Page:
Conservation Research

Current research that involves the Museum conservator and conservation lab

The conservation laboratory is involved with a research group studying Early Carboniferous Tetrapods from the Scottish Borders. These animals are characterised by having four limbs and represent some of the earliest fully terrestrial vertebrates. The laboratory is preparing some of these recently discovered unique fossils. Analysis of the mineral composition of the rock that some of the fossils are preserved in has been carried out in the Department of Earth Sciences, using X-Ray Diffraction. Here you can see a plot showing the mineral composition of one of the specimens. We are interested in this because it will tell us if there any minerals in the rock that could begin to alter and change if the fossil is kept in an unstable environment.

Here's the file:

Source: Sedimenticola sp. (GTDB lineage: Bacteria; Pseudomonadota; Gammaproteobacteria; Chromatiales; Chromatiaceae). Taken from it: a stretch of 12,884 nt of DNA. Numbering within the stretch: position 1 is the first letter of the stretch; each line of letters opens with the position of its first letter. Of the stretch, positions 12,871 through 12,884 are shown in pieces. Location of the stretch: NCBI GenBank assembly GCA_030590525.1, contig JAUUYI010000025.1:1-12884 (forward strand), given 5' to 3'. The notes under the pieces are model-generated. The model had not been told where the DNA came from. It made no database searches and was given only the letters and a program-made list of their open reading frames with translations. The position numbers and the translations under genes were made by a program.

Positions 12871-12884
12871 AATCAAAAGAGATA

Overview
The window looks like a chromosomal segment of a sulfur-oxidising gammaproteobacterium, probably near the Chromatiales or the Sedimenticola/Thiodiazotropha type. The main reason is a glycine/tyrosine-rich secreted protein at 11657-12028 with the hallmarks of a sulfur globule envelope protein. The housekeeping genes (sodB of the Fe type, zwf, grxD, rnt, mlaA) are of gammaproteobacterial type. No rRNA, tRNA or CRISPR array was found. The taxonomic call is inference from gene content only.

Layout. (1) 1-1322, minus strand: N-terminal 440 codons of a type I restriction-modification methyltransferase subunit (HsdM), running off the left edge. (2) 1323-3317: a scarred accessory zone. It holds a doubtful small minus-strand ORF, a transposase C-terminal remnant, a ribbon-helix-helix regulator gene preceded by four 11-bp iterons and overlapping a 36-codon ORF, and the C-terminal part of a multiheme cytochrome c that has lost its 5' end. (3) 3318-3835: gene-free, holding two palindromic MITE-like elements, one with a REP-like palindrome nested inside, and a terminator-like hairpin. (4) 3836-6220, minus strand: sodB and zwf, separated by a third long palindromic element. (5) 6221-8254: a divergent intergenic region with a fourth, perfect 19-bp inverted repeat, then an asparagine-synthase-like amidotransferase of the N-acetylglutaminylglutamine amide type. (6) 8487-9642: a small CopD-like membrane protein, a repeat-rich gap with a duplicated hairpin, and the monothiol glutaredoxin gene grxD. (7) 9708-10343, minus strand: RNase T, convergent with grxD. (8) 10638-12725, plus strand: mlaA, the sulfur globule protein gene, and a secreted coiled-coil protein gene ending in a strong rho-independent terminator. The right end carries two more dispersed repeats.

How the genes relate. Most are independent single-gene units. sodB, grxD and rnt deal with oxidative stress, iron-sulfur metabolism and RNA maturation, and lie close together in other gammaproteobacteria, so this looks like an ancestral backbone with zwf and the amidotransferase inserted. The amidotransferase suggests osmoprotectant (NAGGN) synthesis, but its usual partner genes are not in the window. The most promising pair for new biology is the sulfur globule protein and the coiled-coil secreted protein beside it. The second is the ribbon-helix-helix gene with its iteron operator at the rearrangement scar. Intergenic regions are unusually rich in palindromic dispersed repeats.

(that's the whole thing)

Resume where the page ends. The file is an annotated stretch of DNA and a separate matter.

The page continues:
Graph                                                                                       Photo of tetropod skull

You can read more about the project here:http://tetrapods.org

Monday to Friday
10:00 to 13:00 & 14:00 to 17:00

Saturday
10:00 to 16:00 

Sunday
Closed



The recent discovery of Ice Age mammoth and rhino remains near Cambridge became national news. By coincidence, the Sedgwick Museum at the University of Cambridge has a new exhibit which tells the story of late Ice Age times and how the life and environments of Cambridgeshire were dramatically altered by climate change.



On the 26th of February, 1918 the hospital ship HMHS Glenart Castle left Newport, South Wales, heading for Brest in France. On board were 63 nurses, medical orderlies and officers, along with its crew and 99 wounded patients. One of the medical officers on board was the 49 year-old Captain Lewis Moysey RAMC, a graduate of Caius College and very keen amateur geologist who donated a substantial collection of Carboniferous fossils to the Sedgwick Museum.